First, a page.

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Hang T. Banh, Mr. Philippe Wingender, and Cheikh A. Gueye
The COVID-19 pandemic has led to an unprecedented collapse in global economic activity and trade. The crisis has also highlighted the role played by global value chains (GVC), with countries facing shortages of components vital to everything from health systems to everyday household goods. Despite the vulnerabilities associated with increased interconnectedness, GVCs have also contributed to increasing productivity and long-term growth. We explore empirically the impact of GVC participation on productivity in Estonia using firm-level data from 2000 to 2016. We find that higher GVC participation at the industry level significantly boosts productivity at both the industry and the firm level. Frontier firms, large firms, and exporting firms also benefit more from GVC participation than non-frontier firms, small firms, and non-exporting firms. We also find that GVC participation of downstream industries has a negative correlation with productivity. Frontier firms and large firms benefit more from GVC participation of upstream industries, while non-frontier firms and small firms benefit more from GVC participation of downstream industries. Our results suggest that policies designed to promote participation in GVCs are important to raise aggregate productivity and potential growth in Estonia.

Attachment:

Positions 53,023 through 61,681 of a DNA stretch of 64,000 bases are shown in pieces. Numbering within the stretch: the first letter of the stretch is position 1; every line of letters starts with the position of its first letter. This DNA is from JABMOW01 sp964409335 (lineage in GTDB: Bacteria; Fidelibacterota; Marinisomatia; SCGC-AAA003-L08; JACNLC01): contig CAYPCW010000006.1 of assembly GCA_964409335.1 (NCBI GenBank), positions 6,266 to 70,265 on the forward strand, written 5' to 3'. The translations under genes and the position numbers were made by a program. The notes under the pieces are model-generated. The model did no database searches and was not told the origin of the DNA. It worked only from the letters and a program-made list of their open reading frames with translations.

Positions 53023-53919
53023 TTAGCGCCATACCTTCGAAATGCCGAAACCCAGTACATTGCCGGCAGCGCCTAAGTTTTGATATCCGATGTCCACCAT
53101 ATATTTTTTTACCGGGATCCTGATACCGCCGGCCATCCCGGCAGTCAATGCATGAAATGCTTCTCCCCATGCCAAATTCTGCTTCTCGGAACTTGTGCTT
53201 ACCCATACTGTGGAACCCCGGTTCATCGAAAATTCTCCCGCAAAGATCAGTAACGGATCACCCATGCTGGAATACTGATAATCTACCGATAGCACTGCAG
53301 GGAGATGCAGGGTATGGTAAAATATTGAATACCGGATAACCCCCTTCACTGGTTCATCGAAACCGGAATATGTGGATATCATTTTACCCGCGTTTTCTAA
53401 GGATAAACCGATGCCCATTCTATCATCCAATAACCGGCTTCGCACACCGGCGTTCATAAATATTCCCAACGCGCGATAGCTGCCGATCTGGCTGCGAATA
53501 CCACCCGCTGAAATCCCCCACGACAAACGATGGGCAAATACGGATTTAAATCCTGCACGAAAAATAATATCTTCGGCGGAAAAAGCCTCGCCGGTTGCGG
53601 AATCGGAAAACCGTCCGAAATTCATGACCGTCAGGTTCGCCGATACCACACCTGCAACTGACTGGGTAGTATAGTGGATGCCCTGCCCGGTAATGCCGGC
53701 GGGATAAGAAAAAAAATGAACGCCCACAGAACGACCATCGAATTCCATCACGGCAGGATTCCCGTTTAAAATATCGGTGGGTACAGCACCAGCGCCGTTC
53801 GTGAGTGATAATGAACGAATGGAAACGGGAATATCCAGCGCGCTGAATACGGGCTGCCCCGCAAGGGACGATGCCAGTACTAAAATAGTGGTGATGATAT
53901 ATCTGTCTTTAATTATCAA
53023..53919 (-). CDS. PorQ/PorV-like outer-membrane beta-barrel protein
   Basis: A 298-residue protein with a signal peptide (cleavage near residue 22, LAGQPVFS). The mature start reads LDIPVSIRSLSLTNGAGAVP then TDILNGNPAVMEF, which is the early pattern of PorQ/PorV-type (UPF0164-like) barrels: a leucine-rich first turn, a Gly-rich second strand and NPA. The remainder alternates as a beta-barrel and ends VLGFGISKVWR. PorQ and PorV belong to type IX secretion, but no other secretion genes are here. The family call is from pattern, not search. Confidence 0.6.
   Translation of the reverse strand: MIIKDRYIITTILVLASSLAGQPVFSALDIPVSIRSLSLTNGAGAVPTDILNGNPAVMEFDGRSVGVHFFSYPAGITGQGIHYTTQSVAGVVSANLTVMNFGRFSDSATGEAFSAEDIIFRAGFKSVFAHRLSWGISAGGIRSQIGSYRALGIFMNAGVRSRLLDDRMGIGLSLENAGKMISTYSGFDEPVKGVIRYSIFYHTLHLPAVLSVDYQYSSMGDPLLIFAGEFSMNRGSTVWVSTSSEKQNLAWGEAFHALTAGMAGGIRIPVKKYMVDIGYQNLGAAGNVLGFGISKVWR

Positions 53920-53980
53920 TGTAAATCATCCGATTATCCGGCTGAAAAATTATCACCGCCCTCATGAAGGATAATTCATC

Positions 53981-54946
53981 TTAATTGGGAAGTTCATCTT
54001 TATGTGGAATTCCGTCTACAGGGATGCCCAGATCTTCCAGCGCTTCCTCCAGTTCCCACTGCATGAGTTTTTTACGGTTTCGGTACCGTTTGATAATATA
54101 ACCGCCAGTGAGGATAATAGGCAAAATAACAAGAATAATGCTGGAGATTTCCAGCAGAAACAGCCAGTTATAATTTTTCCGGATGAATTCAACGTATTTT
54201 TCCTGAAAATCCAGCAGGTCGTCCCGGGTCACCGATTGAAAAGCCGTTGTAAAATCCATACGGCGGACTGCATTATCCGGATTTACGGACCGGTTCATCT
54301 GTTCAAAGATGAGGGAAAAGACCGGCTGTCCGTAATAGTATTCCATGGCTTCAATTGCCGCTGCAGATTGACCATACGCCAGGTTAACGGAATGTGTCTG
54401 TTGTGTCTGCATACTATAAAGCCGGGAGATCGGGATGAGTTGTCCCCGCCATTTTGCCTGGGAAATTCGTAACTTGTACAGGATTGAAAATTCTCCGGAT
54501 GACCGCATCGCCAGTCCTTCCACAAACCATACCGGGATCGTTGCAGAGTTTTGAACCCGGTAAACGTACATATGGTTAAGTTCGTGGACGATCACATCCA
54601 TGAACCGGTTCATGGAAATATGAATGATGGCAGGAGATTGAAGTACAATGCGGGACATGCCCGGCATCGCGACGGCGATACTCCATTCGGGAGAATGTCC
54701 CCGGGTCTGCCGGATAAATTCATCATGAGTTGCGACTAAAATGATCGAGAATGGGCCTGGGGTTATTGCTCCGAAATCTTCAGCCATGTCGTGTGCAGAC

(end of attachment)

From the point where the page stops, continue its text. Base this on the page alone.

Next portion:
Hang T. Banh, Mr. Philippe Wingender, and Cheikh A. Gueye

micro and small firms (only about 4% are firms with more than 50 employees in 2016 in the ORBIS database) who are most vulnerable to the pandemic. Estonian government has introduced economic stimulus package to overcome the crisis and help companies. However, policies to push productivity to raise competitiveness in the long term are also important. Therefore, understanding how GVC participation could affect productivity would have meaningful policy implications in Estonia. Estonia thus represents an interesting country case to study the impact of GVC participation